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Putting Together a Collection of Shorts

As readers of Writer Unboxed know, I’ve recently launched myself into a bit of an adventure through founding my own micro-publisher, Sixteen Press. My first Sixteen Press e-book, a collection of my fantasy/supernatural short stories for a crossover readership (adult and young adult) titled The Great Deep and other Tales of the Uncanny, is now available to buy in both Amazon’s Kindle Store [1] and the Kobo bookstore [2], with other platforms to follow when I get round to it.

The reason I chose a collection of short stories for my first Sixteen Press book is that these have all been published individually before, in anthologies and magazines, but never before published together. They have all been properly edited and have proven themselves with readers individually, are linked by genre—fantasy and the supernatural—and even thematically, in some ways. So all in all they seemed like a naturally elegant fit, and a collection of short fiction the best thing to start with. Then I got thinking; why not do more of these types of collections, not only fiction, but non-fiction? Like most professional authors, I’ve written lots and lots of shorts, fiction and non-fiction, and though I’ve had a book of essays, Life, Literature, Legends [3] published recently in handsome hardcover by a small publisher in Australia which has been very well-reviewed,  plus an earlier softcover POD collection of my short stories and essays, Walking in the Garden of the Mind [4], published by another Australian small press, I’m not holding my breath that there is going to be a big demand from publishers for more collections of shorts of mine. Yet I think there’s a definite market for them, and not just in Australia but internationally. So I’ve decided that’s what I’ll concentrate on, with Sixteen Press: collections of my shorts, fiction and non-fiction, and across different age ranges. It also fits in well with the rest of my published works, by not being in competition to them but extending my possibilities at the same time.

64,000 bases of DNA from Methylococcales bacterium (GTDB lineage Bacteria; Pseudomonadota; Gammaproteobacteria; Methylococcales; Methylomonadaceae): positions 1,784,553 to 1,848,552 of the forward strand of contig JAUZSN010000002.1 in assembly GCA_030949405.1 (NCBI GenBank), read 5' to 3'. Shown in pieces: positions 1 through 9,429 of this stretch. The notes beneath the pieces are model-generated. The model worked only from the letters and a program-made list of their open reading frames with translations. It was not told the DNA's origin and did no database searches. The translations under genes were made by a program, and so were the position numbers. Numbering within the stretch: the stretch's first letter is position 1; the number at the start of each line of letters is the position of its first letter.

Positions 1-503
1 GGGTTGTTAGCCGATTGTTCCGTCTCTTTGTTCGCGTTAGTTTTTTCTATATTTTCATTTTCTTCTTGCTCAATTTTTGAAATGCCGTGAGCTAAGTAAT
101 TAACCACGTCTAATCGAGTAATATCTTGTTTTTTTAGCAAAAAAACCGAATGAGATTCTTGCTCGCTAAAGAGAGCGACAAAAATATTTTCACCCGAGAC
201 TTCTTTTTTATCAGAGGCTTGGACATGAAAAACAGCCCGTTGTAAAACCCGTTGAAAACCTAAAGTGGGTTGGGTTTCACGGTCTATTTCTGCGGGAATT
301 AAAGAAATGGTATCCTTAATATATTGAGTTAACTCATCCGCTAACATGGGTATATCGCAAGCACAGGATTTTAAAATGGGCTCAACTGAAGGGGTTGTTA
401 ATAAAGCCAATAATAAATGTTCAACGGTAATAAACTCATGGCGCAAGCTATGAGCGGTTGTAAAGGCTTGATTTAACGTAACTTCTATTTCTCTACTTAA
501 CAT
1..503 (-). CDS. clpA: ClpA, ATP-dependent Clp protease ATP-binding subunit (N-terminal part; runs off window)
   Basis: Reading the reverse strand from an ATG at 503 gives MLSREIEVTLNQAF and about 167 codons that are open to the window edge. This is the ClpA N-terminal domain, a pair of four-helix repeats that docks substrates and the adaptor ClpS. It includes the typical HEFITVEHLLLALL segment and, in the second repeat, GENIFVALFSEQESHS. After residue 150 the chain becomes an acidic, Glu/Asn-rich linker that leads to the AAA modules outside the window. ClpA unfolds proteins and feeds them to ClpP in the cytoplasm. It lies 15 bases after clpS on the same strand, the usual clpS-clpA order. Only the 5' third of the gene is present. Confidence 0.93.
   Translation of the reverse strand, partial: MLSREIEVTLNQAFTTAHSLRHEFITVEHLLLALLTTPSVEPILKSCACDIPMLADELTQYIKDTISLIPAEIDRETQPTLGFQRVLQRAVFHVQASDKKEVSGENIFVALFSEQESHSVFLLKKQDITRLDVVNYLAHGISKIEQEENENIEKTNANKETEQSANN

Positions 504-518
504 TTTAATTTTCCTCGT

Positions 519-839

The experience of e-publishing is not what I want to cover in this post, though, but, rather, passing on tips about how to put together a collection of shorts for publication. I’ve had a fair bit of experience in that: not only was it me who chose the pieces in all these collections, including the ones released by the other publishers, but I was also creator, editor and compiler of The Road to Camelot  [5](Random House Australia) an anthology of short stories about the childhood of characters from Arthurian legend, to which some of Australia’s best writers of fantasy contributed. (You can now also buy this book as an e-edition on Amazon and other e-tailers.) So here’s some of what I learned:

Image by Fuel. [6]

About Sophie Masson [7]

Sophie Masson [8] has published more than fifty novels internationally since 1990, mainly for children and young adults. A bilingual French and English speaker, raised mostly in Australia, she has a master’s degree in French and English literature. Sophie's new e-book on authorship, By the Book: Tips of the Trade for Writers, is available at Australian Society of Authors [9].